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harrisonjr98

macrumors 6502
Original poster
Dec 15, 2019
340
200
hey all! Longtime user of a couple of exFAT external hard drives, finally after a few months on the M1 Mac Mini I've committed to the Apple ecosystem enough that I'm fine giving up interoperability with Windows and I'm going to change those drives to HFS (macOS Extended Journaled). Upon researching the ins and outs of HFS I learned that exFAT is more error-prone than I ever thought. I haven't had issues with it that I know of, but have used it in the past to store some pretty precious data. The drives in question that I'm switching over to HFS are used for photo and music archival. Short of just navigating to a bunch of random files, is there any way to tell if them being in exFAT for a few years might've corrupted anything?
 

Honza1

macrumors 6502a
Nov 30, 2013
933
433
US
I do not believe you can change in place exFAT into any Apple format, so you always need to backup the disk to other media, reformat the disk and then copy data back. If these are large disks, you may find this not worth the effort as it may take huge amounts of time (100MB/sec is reasonable max you can expect and if files are small, even less). I tried to copy 8TB of data from HD recently and, well, I gave up.
If you copy the data from exFAT somewhere, you will test each file. To test in place, you would need to find software which would read each file completely and checked that the file is fine. That is not available in DiskTools, so you need separate program. And that will have to effectively do the same thing as copy would do, so it will take serious amount of time.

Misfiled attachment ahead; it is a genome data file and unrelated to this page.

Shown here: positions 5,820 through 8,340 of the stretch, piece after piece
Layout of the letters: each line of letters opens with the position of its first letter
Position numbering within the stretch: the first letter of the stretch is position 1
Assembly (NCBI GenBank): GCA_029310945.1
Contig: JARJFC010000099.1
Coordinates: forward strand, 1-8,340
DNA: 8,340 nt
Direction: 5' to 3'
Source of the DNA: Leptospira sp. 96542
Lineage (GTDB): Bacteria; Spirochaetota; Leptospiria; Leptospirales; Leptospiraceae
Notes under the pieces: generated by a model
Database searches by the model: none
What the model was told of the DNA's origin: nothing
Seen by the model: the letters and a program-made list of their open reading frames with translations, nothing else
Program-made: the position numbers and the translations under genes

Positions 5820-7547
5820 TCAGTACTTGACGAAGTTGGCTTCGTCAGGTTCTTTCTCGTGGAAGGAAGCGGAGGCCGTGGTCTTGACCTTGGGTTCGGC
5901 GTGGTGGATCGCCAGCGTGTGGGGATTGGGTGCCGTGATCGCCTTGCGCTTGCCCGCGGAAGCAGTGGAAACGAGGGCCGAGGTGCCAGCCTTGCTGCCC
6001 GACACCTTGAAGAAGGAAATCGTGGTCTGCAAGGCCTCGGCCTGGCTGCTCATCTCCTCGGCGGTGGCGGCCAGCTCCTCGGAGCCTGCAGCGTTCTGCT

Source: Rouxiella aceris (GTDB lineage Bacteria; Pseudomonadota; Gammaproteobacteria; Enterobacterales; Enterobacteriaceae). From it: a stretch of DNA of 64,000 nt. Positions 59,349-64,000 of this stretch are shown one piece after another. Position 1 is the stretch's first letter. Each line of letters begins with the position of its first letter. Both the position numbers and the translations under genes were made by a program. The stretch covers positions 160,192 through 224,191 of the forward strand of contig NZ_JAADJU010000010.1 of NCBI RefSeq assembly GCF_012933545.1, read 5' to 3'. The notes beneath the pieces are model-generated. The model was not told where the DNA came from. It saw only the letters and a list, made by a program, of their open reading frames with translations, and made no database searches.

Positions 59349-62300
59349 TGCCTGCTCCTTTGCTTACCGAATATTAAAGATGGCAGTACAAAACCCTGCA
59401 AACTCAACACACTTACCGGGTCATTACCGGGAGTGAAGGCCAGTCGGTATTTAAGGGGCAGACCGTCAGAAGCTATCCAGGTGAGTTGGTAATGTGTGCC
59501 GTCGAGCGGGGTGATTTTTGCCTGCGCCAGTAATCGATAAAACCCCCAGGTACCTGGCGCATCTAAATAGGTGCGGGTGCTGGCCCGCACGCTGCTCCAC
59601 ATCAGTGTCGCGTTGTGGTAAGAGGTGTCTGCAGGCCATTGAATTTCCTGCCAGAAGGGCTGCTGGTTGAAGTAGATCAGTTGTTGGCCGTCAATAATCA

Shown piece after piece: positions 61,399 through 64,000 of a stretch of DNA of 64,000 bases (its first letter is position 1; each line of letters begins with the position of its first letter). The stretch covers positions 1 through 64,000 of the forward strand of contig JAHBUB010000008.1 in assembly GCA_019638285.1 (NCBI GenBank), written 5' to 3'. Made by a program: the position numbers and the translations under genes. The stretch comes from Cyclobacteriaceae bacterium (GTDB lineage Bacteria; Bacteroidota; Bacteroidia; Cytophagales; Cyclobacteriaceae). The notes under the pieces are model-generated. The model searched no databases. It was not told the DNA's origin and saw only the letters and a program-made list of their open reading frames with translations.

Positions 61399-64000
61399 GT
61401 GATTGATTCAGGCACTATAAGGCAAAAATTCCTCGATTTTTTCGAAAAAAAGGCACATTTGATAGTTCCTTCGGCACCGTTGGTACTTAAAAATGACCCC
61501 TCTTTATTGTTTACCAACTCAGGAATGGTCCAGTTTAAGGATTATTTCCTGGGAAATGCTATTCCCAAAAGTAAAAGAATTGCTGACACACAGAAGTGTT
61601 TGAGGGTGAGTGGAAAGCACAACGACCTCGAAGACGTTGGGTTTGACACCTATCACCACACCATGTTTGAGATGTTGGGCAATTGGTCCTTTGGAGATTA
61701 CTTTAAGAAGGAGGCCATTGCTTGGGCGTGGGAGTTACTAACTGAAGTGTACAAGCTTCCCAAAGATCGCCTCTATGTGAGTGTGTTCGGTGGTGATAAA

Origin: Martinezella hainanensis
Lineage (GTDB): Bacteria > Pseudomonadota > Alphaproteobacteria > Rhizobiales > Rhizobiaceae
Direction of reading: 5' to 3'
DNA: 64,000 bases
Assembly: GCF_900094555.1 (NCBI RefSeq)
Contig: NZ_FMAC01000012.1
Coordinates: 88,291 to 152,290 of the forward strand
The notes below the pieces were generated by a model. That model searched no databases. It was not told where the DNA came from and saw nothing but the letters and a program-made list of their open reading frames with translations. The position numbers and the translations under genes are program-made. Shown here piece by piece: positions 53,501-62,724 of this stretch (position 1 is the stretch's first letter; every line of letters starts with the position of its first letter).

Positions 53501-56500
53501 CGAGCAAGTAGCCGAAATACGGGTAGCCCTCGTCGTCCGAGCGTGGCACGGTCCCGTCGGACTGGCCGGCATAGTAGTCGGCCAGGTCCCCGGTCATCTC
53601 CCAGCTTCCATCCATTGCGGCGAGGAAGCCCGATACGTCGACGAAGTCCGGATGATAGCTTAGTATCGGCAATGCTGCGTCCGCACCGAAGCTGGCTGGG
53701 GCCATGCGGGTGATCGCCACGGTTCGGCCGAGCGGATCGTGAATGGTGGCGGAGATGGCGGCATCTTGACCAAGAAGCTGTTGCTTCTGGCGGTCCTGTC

And finally, HFS is obsolete. Apple now suggests on all media APFS. However, if you have HFS drive, that can be converted in place into APFS, even though, I would still prefer to have backup myself. Actually, Disk tools today format drive first to HFS and then convert to APFS. Not sure why, but that seems to be the procedure based in DiskTools messages.
 
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harrisonjr98

macrumors 6502
Original poster
Dec 15, 2019
340
200
I do not believe you can change in place exFAT into any Apple format, so you always need to backup the disk to other media, reformat the disk and then copy data back. If these are large disks, you may find this not worth the effort as it may take huge amounts of time (100MB/sec is reasonable max you can expect and if files are small, even less). I tried to copy 8TB of data from HD recently and, well, I gave up.
If you copy the data from exFAT somewhere, you will test each file. To test in place, you would need to find software which would read each file completely and checked that the file is fine. That is not available in DiskTools, so you need separate program. And that will have to effectively do the same thing as copy would do, so it will take serious amount of time.
And finally, HFS is obsolete. Apple now suggests on all media APFS. However, if you have HFS drive, that can be converted in place into APFS, even though, I would still prefer to have backup myself. Actually, Disk tools today format drive first to HFS and then convert to APFS. Not sure why, but that seems to be the procedure based in DiskTools messages.
Thanks for your response! A couple of clarifications:

1) I’m aware, and should’ve worded it better. I moved the data to another disk, am reformatting and moving it back.